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The California Attorney General joined a coalition of 20 state attorneys general in filing an amicus brief in the U.S. Court of Appeals for the Seventh Circuit to address significant issues of antitrust and anticompetitive pharmaceutical agreements involving AbbVie Inc.’s drug, Humira.

AbbVie allegedly employed numerous strategies to prevent any competition to Humira, including entering into multiple anticompetitive agreements with rival drug companies that allowed AbbVie to raise the price of Humira and limit options for patients.

Humira is used to treat inflammation that leads to autoimmune diseases such as Crohn’s disease, ulcerative colitis, rheumatoid arthritis, ankylosing spondylitis, psoriatic arthritis and plaque psoriasis. Humira is the world’s largest selling drug, generating sales of some $20 billion a year and costing approximately $39,000 per year for treatment.

AbbVie’s anticompetitive agreements, known as pay-for-delay agreements, allowed rival companies to compete against Humira outside the United States in 2018. But the agreements required the rival companies to delay the introduction in the U.S. of a competitive counterpart to Humira until 2023.

On June 8, 2020, in a Memorandum and Opinion Order, Judge Shah of the Northern District of Illinois Eastern Division, granted AbbVie’s motion to dismiss the Plaintiffs’ complaint, ruling that “even when considered broadly and together for their potential to restrain trade – [the Plaintiffs’ allegations] fall short of alleging the kind of competitive harm remedied by antitrust law.”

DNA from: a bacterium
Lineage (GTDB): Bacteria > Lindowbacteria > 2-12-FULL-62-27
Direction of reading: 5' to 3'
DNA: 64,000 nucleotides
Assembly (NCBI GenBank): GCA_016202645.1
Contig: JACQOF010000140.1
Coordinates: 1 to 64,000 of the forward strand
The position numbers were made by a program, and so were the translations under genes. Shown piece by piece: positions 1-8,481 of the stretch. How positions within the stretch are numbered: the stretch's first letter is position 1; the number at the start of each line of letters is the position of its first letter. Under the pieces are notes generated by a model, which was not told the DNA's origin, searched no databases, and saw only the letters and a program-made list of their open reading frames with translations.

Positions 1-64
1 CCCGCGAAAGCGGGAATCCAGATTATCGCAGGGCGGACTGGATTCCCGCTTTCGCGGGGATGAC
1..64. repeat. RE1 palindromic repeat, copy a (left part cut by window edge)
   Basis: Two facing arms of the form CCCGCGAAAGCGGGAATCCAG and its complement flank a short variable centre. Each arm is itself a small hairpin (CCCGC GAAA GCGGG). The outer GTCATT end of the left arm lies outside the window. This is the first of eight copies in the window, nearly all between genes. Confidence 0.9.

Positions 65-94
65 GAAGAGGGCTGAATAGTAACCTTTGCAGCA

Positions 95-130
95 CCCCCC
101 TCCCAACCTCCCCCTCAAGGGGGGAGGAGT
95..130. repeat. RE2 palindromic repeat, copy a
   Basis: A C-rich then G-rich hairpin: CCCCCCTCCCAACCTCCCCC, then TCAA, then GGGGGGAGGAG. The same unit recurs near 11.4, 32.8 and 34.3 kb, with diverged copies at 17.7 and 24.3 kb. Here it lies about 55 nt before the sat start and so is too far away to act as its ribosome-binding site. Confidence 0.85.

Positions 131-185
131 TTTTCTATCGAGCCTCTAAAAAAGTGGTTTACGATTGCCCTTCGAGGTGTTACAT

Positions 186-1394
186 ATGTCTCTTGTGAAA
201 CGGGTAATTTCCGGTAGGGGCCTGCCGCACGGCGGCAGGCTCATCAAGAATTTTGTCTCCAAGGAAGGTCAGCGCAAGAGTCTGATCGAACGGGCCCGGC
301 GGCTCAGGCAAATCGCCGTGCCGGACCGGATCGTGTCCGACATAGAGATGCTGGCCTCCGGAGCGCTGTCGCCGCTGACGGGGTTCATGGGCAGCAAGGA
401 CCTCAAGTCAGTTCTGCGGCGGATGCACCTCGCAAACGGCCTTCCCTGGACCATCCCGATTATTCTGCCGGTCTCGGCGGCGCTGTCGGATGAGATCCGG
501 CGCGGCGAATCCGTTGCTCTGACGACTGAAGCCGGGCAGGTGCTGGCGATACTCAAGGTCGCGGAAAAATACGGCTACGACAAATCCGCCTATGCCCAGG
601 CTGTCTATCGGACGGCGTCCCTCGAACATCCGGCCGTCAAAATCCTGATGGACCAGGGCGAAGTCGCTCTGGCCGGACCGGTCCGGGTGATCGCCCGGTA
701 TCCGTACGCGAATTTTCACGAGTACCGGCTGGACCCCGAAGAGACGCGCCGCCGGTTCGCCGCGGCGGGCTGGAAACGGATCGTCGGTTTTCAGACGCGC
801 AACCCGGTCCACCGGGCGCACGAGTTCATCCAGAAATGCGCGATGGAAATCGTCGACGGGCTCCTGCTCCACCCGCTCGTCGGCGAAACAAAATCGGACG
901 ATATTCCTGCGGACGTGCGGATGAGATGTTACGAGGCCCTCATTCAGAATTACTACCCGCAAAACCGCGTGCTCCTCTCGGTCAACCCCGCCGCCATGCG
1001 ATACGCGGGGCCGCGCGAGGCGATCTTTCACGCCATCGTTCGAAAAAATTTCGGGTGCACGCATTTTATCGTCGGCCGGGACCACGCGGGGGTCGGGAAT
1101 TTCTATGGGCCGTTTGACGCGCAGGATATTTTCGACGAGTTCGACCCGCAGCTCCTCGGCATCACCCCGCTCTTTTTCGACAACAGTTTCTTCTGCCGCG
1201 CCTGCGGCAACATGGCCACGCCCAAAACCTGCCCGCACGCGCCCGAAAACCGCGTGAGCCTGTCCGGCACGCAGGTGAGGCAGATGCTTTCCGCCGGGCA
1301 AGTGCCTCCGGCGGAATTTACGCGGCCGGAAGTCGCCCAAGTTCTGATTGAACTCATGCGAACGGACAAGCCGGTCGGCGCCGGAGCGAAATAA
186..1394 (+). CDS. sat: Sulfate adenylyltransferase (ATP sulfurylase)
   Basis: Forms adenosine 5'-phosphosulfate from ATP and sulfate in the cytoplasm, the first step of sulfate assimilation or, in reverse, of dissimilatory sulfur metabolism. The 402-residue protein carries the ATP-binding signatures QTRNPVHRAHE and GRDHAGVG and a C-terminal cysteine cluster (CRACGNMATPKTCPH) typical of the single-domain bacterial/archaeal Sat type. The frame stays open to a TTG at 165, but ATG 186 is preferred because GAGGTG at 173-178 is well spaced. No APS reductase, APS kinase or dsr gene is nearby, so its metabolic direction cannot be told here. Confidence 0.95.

The dismissal has now been appealed to the United States Court of Appeals for the Seventh Circuit. California has thus joined forces with the attorneys general of Washington, Colorado, Connecticut, Delaware, Idaho, Illinois, Maine, Maryland, Massachusetts, Michigan, Minnesota, Nebraska, New Mexico, New York, North Carolina, Oregon, Rhode Island, Virginia, and Wisconsin to overturn this dismissal.

The California Attorney General said that with these pay-for-delay agreements, “AbbVie could freely raise the price of Humira in the U.S. by 6.2 percent in 2019 followed by a 7.4 percent increase this year. While Humira prices are increasing in the U.S., they are decreasing in Europe where there is competition. Humira’s sky-high price tag and its scheme to protect the inflated Humira price hurts employers, patients, insurers and the government, who all shoulder the burden of those inflated prices.”

In California, Assembly Bill 824, which went into effect on January 1, 2020, gives the Attorney General a stronger platform to investigate and prosecute these illegal and harmful drug pricing practices.